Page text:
I had written down this woeful entry about how tired I was, and how I wished I could just go to work tomorrow (as it is 8 minutes after midnight, I guess I should say later!) and just say, I’m going now, toodle pip! But I’m not a quitter. I may whine and cry about how hard it is but I try my best to get things done…with a smile on my face. I guess I’m just feeling the pressure at work and needed a good cry to relieve the tension. I hit the delete button and trashed the entry. It’s a good thing to vent, but not a good thing to send out negativity into the cosmos!
In my heart of hearts, I’d love a job where I can read, cook, bake and write. Does anyone need anyone to do just that? I’d love to do that, and, because we live in the real world, with real needs and real bills, I’d love to get paid for it too! But when I seriously consider what I want to do in this dream job of mine, the pesky self-doubt creeps in: Am I a good enough writer? Will people want to read what I want to say? Are my thoughts even interesting enough? Am I interesting enough? After I’ve wallowed in my self-doubt long enough for my hands and feet to go all pruney, I go back to my dream job drawing board, not to rethink, but to plan how I’m going to find a way to find that job that lets me do what I want and make money out of it! There has got to be a way for me to do what I love the most! But until I figure out how to do just that, I shall go back to the grind!
Now how’s that for verbal diarrhea?
I’m trying to decide which cookbook to write about: Lorraine Pascale’s Home Cooking Made Easy or Rachel Khoo’s Little Paris Kitchen. Any thoughts?
I think I chose the perfect recipe from Edd Kimber’s book. The book was a gift from Alan (who enables my cookbook addiction!). I am diabetic which means that I can’t have as much sugar as the next person, so I figured trying a fruit recipe would be the safest bet. I reduced the amount of sugar by about 50 grams and I was quite fortunate that the blueberries that I bought had a good sweetness and tart ratio! Also, the crumble topping allowed me to use my pastry mixer (which I called a pastry cutter for ages, but I was told it was called a pastry mixer in bonny old England! yes, me and my Americanisms, eh?)!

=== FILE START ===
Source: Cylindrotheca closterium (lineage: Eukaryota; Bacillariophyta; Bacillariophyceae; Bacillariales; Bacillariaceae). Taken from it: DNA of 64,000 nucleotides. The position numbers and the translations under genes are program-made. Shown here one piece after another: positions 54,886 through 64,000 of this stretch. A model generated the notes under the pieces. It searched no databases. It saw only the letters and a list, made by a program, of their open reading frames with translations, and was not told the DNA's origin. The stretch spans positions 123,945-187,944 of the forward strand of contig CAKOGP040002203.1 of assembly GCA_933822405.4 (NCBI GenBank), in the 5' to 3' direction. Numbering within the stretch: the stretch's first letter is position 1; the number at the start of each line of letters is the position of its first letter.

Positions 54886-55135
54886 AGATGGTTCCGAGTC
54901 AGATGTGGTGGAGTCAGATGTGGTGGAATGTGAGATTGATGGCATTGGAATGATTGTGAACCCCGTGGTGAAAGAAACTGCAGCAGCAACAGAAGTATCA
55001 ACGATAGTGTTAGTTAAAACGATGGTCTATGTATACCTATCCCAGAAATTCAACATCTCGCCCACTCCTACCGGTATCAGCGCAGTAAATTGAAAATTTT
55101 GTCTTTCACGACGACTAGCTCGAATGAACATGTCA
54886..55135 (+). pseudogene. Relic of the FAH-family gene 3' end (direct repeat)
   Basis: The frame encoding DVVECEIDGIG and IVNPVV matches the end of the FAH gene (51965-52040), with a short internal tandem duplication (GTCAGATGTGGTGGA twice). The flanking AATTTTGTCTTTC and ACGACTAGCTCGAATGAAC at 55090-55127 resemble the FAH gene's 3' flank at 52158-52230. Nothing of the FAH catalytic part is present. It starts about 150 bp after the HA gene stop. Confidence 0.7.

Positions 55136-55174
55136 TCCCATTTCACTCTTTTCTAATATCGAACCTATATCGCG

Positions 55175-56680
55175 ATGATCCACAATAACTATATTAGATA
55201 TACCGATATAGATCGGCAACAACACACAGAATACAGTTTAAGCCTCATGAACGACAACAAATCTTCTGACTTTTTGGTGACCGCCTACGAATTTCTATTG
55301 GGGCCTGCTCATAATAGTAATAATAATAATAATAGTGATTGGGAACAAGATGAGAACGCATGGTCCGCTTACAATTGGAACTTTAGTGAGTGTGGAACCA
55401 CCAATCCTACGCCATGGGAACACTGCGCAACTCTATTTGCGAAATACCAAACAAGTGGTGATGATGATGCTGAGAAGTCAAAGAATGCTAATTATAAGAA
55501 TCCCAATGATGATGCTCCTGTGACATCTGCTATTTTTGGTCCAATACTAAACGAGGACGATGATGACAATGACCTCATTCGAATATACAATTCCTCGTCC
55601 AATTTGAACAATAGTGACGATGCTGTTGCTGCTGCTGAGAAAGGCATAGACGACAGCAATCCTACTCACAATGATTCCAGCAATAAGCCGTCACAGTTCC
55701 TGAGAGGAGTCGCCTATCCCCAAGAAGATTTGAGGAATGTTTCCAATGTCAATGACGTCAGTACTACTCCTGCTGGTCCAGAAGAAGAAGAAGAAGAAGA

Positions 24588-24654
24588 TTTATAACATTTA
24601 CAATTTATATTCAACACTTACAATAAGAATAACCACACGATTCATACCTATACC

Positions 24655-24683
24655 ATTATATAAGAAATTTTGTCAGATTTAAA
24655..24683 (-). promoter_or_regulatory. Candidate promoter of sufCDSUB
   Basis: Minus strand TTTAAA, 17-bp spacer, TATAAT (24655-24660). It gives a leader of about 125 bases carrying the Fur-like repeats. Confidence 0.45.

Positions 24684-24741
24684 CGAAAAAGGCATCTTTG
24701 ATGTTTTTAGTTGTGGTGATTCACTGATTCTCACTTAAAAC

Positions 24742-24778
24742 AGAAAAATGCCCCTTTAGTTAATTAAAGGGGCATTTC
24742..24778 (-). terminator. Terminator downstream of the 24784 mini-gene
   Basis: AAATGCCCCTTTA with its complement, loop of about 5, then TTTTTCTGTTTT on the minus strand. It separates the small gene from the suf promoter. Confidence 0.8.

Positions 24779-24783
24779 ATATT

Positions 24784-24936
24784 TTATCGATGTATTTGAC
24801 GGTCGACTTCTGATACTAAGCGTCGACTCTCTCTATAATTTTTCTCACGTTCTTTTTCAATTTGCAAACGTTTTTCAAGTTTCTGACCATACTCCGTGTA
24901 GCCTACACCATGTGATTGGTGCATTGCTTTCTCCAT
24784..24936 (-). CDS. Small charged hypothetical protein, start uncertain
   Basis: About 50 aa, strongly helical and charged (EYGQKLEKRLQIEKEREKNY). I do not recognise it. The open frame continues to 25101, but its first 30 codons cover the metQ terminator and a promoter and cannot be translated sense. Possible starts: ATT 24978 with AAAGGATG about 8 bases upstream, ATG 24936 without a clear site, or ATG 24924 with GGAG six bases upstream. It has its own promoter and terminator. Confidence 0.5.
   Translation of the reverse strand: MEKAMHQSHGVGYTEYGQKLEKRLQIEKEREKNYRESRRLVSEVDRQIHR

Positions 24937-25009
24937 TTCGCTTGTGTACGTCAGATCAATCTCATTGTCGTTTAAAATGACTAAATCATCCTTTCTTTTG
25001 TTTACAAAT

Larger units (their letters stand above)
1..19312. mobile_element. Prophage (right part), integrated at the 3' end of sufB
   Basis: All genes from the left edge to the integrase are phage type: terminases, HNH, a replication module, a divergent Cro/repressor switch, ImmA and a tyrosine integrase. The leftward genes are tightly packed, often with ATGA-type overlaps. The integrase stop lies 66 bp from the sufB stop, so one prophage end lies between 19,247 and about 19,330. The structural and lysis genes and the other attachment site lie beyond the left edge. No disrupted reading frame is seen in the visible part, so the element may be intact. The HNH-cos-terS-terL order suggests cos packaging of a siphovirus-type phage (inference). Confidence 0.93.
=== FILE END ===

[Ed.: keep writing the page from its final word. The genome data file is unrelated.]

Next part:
Edd Kimber was the first ever winner of the Great British Bake Off. Mind you I was rooting for Ruth Clemens but it was a completely undeniable truth that Edd had the gift!
The book is lovely and the pictures are gorgeous! They seem scream out to you, “Bake me! Bake me!” Plus Edd’s hands looked really gentle and elegant…soooo different from my chipolata sausage fingers! But I digress. This is really about this lovely book! The instructions are clear and concise and very easy to follow. I love the way everything was described systematically: what you had to do, when you had to do it, how long you had to do it for. I also love the layout of the book and how everything looks pristine and clean.
What I love the most is how my pie, seeing that it was the first time I’d made the pie and seeing how I’d tweaked the recipe, looked almost identical to the photo in the book. I was beaming with pride! Edd Kimber was happy enough to retweet the photo of the pie I posted on Twitter (yes, it was a fan girl moment, bless my giddy heart!).
You MUST try Edd’s recipes. I’ve got a challenge set up for myself to try the macaron recipes next. But if you want a wonderful fruit pie recipe that’s easy to make and comes out beautifully, this book should become one of your regulars in your recipe arsenal! It is absolutely YUM!